January 7, 2011

Eating Disorders

Online trial to help teens combat body image fears

Evening Herald (Wednesday, 29 December 2010)

Young people with eating disorders can sign up to a unique online programme to boost their body image. The programme has been designed by Bodywhys in conjunction with the Child and Adolescent Mental Health Service at Dublin's Mater Hospital and Trinity College Dublin. A pilot study will begin next month and, if successful, the model will also be used to help other mental health issues, such as depression.


Mental Illness

Gene 'increases risk of depression'

Irish Independent (Tuesday, 4 January 2011)

Whether people become depressed after stressful or traumatic experiences is influenced by their genes, psychiatrists have discovered. The findings of the study, published in the journal 'Archives of General Psychiatry' could partly explain why some people cope well with experiences such as divorce or unemployment and others do not.


Early puberty increases risk of depression

Evening Herald (Tuesday, 4 January 2011)

Girls who mature earlier may need extra help to avoid depression as they go through their teen years. New research from the Universities of Cambridge and Bristol suggests that girls who start having their periods before the age of 12 and a half years are at increased risk of suffering depression in adolescence.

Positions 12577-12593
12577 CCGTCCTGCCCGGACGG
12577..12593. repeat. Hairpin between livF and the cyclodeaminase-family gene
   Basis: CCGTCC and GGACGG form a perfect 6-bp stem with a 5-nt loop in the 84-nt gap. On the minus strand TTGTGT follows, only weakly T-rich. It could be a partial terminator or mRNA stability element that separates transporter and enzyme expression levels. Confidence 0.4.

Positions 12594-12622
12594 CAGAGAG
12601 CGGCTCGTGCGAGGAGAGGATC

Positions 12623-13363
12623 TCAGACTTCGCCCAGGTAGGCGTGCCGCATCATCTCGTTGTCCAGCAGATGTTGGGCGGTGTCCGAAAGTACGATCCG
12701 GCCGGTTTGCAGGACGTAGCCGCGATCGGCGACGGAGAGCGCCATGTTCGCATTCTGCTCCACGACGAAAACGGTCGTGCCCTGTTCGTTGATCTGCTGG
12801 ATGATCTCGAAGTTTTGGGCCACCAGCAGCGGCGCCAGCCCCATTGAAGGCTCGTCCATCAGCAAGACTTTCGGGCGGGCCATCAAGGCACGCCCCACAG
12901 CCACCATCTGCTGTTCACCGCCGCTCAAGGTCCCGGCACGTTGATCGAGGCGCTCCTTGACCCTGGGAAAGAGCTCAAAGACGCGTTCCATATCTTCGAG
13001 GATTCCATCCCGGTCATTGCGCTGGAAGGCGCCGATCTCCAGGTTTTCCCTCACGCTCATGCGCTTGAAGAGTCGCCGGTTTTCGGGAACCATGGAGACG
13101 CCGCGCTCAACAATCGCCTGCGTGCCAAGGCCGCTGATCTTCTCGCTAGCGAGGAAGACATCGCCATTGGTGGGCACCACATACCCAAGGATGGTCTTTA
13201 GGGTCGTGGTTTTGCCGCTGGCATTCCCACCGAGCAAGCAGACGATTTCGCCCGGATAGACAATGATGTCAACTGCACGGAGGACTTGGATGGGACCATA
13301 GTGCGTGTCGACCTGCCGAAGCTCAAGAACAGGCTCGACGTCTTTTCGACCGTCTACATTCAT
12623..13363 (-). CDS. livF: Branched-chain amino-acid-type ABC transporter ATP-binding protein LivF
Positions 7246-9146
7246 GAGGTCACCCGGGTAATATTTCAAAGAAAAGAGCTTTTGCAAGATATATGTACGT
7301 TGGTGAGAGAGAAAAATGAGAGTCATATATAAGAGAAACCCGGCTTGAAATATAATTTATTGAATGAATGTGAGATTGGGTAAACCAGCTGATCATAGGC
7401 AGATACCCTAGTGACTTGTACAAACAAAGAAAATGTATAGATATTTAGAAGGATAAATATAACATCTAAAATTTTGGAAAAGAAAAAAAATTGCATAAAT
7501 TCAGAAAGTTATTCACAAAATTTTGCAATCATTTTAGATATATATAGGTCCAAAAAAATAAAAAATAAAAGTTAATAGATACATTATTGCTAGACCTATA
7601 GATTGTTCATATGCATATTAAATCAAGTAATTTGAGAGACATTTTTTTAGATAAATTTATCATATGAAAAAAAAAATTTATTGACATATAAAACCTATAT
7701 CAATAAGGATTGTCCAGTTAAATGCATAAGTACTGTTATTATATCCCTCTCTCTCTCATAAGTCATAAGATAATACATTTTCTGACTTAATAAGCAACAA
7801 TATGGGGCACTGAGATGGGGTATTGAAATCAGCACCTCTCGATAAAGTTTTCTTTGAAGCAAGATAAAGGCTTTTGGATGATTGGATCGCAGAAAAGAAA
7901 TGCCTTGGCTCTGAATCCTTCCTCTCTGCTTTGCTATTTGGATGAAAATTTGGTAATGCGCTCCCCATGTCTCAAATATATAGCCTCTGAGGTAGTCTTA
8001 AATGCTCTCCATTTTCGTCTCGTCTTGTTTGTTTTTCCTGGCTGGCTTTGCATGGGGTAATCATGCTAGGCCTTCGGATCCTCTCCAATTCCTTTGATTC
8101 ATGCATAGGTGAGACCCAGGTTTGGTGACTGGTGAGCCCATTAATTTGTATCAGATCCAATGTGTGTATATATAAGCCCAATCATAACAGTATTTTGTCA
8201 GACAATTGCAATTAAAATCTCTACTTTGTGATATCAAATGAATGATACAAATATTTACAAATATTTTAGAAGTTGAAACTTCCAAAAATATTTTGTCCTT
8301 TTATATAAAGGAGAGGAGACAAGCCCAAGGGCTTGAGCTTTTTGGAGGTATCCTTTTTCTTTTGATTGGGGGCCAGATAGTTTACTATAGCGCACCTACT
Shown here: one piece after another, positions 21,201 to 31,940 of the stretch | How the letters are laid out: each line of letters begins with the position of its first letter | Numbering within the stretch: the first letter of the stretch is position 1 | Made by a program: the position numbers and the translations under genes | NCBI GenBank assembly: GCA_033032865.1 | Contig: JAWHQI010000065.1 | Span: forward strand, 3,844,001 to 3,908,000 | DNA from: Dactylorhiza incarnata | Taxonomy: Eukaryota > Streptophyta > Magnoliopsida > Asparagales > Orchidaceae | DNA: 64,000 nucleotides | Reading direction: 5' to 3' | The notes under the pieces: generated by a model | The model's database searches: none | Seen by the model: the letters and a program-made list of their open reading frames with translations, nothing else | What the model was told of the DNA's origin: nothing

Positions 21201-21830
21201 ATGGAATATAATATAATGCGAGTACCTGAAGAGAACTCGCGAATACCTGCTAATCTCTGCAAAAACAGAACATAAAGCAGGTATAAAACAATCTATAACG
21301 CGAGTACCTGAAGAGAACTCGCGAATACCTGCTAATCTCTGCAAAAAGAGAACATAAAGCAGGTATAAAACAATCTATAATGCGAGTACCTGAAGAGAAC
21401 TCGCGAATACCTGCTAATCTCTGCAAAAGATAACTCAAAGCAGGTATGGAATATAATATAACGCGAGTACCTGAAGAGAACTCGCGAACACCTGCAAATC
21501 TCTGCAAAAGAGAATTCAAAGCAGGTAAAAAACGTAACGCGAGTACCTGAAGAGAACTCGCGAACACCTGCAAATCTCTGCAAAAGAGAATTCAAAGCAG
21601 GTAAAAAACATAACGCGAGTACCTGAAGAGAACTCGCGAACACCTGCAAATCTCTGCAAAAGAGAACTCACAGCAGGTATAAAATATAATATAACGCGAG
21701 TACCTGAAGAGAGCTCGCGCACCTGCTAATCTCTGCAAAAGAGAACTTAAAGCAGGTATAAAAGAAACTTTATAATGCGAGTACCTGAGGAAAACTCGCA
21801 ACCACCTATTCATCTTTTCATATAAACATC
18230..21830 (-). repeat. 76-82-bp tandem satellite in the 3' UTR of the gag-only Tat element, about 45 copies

Mental Health Service


Inspectors seek review of high use of sedatives in mental units
Irish Times (Tuesday, 4 January 2011)

Mental health inspectors have expressed concern over the high use of sedatives in psychiatric hospitals and have called for an “urgent review” of drug use in some facilities. The inspector of Mental Health Services has found in some hospitals that as many as 80 per cent of long-term patients were being prescribed sedatives, also known as benzodiazepines.


Network of therapists to improve mental health care outcomes

Irish Examiner (Saturday, 1 January 2011)

Mental health practitioners are setting up a "database of safe psychiatrists" for people seeking therapeutic care rather than the main- stream model of medication and hospitalisation. Basil Miller of the Wellbeing Foundation, a campaigning organisation founded by the late Dr Michael Corry, said it was imperative to set up a network of doctors and therapists people can trust, "When people are depressed they don't want to be just put on anti- depressants.”


Legal delays over discharge of patients criticised
Irish Times (Friday, 31 December 2010)

The Government has been criticised for failing to legislate for the discharge of patients sent by the courts to the Central Mental Hospital. The chairman of the Mental Health Review Board, Mr Justice Brian McCracken, makes the complaint in the foreword of the board’s 2009 report, published by the Department of Justice and Law Reform yesterday.


Mental health plans outlined for south east
Wexford Echo (Thursday, 30 December 2010)

The HSE has outlined its plans for the provision of mental health services in Counties Wexford and Waterford. The new plan is based on the national mental health strategy, Vision for Change. Under the strategy Wexford and Waterford form part of an extended catchment area. Perhaps, one of the most significant aspects to the plan is the proposed provision of €18.68m to develop community and acute facilities across both counties.


256 teens report suicidal thoughts in just one month